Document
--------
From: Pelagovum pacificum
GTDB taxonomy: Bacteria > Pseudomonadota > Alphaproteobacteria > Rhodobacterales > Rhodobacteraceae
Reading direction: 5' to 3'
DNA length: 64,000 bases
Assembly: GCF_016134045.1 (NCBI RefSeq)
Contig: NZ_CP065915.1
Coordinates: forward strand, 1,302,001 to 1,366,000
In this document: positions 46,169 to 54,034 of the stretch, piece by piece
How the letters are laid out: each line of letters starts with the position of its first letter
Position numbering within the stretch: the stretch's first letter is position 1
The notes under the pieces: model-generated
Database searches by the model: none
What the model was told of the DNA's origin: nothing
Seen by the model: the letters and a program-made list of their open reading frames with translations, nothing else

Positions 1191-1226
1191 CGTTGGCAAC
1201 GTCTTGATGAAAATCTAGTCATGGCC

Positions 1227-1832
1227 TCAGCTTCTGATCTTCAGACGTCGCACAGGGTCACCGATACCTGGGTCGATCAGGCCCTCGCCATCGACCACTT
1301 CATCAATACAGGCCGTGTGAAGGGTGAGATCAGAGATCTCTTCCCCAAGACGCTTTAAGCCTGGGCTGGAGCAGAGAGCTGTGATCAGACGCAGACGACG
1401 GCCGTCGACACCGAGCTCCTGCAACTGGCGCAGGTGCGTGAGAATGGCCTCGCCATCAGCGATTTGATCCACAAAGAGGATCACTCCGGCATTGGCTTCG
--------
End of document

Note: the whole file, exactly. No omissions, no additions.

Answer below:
From: Pelagovum pacificum
GTDB taxonomy: Bacteria > Pseudomonadota > Alphaproteobacteria > Rhodobacterales > Rhodobacteraceae
Reading direction: 5' to 3'
DNA length: 64,000 bases
Assembly: GCF_016134045.1 (NCBI RefSeq)
Contig: NZ_CP065915.1
Coordinates: forward strand, 1,302,001 to 1,366,000
In this document: positions 46,169 to 54,034 of the stretch, piece by piece
How the letters are laid out: each line of letters starts with the position of its first letter
Position numbering within the stretch: the stretch's first letter is position 1
The notes under the pieces: model-generated
Database searches by the model: none
What the model was told of the DNA's origin: nothing
Seen by the model: the letters and a program-made list of their open reading frames with translations, nothing else

Positions 1191-1226
1191 CGTTGGCAAC
1201 GTCTTGATGAAAATCTAGTCATGGCC

Positions 1227-1832
1227 TCAGCTTCTGATCTTCAGACGTCGCACAGGGTCACCGATACCTGGGTCGATCAGGCCCTCGCCATCGACCACTT
1301 CATCAATACAGGCCGTGTGAAGGGTGAGATCAGAGATCTCTTCCCCAAGACGCTTTAAGCCTGGGCTGGAGCAGAGAGCTGTGATCAGACGCAGACGACG
1401 GCCGTCGACACCGAGCTCCTGCAACTGGCGCAGGTGCGTGAGAATGGCCTCGCCATCAGCGATTTGATCCACAAAGAGGATCACTCCGGCATTGGCTTCG